Editor’s note: Some people land in Menlo Park and Atherton because they went to Stanford, joined a company, marry a spouse, like the climate. Others grow up here and become successful, gain fame, and/or fortune elsewhere. This is the first in our Where Are They Now? series that will highlight these individuals from time to time. Know someone who fits the criteria? Please send your suggestions to email@example.com.
Michael Rosenberg, MD, MPH, is a graduate of Encinal (it was once a K-8) and Menlo-Atherton High School. In 1989, he combined his medical and business knowledge to found Health Decisions, where he’s currently CEO. The privately-held, clinical research company has been recognized for its excellence in technology, entrepreneurship and growth, including being named to the Inc. 500 three times. A graduate of UC Berkeley (undergraduate) and UC Davis (medical school) and Harvard University (Master of Public Health), Michael started his career at the Centers for Disease Control “chasing reproductive bugs,” as he says, before joining the reproductive epidemiology division of Family Health International. He also practiced emergency medicine at the University of North Carolina, Chapel Hill, and has authored more than 200 scientific articles. We sat down with him during one of his frequent visits to the Peninsula to see clients and visit with family.
InMenlo: What led you to medicine?
Michael: I was always interested in science and somewhat in medicine because my father was a doctor. I didn’t think he was real doctor, though, because his field was psychiatry, and I thought you needed to lay hands on people to cure them. From the beginning, I was drawn to research more than clinical medicine.
InMenlo: While it’s not unusual for MDs to found companies, it’s not routine either. What led you to start Health Decisions?
Michael: Business is kind of boring and medicine is kind of boring [he said smiling]. The thing that got me interested in starting a business is efficiency. At the CDC I started working with drug companies, and I realized there was an opportunity to use technology to make drug development more efficient.
At the beginning it was the proverbial start-in-your-basement model, with myself and two UNC grad students. We’ve grown to where we operate worldwide.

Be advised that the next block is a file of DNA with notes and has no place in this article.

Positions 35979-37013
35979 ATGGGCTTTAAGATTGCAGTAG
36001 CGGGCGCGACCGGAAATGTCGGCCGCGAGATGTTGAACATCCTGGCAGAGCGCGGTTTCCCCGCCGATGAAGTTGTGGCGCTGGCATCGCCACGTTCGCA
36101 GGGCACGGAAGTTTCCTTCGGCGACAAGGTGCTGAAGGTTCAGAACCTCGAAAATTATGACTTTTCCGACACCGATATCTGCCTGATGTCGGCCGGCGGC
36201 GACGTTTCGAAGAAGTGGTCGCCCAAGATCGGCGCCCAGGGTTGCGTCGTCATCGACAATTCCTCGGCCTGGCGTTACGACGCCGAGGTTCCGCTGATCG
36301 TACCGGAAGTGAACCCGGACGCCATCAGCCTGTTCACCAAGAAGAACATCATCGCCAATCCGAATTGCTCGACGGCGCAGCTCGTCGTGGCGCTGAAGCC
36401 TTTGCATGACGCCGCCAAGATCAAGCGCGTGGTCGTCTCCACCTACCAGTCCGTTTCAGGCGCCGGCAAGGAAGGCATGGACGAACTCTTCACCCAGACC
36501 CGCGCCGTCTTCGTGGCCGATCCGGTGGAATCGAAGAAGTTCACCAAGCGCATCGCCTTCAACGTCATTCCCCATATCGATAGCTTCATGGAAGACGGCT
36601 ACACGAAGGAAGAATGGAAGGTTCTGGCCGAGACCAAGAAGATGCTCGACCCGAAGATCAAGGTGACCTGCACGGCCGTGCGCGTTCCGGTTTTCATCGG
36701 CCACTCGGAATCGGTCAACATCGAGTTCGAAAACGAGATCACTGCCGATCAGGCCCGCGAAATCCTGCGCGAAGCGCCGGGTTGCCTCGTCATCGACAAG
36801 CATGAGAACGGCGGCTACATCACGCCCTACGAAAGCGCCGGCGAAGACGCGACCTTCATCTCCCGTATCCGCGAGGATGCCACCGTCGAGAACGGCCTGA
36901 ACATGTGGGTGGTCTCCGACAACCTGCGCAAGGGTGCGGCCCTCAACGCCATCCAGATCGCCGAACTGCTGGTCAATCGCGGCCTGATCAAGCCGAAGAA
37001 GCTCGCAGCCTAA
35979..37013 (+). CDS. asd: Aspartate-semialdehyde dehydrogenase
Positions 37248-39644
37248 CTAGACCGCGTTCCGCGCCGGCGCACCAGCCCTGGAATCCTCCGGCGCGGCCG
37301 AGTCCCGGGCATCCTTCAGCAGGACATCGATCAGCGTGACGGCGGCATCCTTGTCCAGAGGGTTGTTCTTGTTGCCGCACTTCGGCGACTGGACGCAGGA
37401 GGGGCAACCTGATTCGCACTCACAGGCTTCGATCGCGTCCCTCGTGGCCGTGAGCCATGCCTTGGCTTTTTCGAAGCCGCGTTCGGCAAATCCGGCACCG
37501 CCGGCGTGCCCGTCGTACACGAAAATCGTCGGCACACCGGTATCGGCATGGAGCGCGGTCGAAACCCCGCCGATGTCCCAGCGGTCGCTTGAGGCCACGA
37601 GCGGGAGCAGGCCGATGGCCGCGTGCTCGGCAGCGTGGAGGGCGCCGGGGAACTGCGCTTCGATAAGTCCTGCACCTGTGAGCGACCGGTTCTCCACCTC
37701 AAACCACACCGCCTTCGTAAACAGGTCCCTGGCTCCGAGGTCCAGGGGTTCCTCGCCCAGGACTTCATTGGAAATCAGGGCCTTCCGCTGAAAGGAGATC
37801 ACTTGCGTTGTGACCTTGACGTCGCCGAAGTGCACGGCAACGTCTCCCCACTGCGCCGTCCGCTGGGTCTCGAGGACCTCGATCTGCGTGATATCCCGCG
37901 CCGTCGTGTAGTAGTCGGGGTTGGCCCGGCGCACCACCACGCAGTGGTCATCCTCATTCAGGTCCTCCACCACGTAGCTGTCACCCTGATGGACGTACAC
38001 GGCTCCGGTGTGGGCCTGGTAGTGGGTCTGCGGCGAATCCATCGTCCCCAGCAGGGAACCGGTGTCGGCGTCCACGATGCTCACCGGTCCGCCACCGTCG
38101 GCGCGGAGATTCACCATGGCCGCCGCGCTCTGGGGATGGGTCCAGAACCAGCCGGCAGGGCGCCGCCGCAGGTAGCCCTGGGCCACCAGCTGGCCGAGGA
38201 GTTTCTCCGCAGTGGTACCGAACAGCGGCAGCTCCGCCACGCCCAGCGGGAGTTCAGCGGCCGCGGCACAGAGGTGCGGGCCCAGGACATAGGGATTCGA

InMenlo: How are your drug development processes different than other companies that offer similar services?
Michael: The main thing we’ve done is apply technology. The definition of efficiency is reducing the time line and costs of developing drugs by 25 to 40%. We got one breast cancer drug to market a year ahead of schedule. That’s significant.
I believe if our model was more broadly applied, ultimately the cost of drugs to consumer would decline. It gives companies that develop drugs the ability to make decisions earlier and reduce the risk of failure. Big Pharma charges a lot for drugs when they come to market because there are a lot of failures.
InMenlo: Do you consider what you set out to do a success?
Michael: In many ways, yes. The mark of success for me is changing the way the industry works. I would still like to see the industry move faster, but we are seeing more companies adopting our methodology. The kinds of things we advocated a decade or so ago, Big Pharma is doing today.
InMenlo: Is your methodology adaptable to other industries?
Michael: Yes, the basic premise is being able to make mid-course corrections, based on up-to-the minute knowledge of key parameters. This is the idea of Bayes’ theorem, which has been used in many areas. Bayes’ says you know something, you learn something new, and you update your current knowledge. With pharma, when you’re halfway through, you have a pretty good idea of success. Bayes’ theorem is the mathematical expression of what some call common sense.
Photo by Scott R. Kline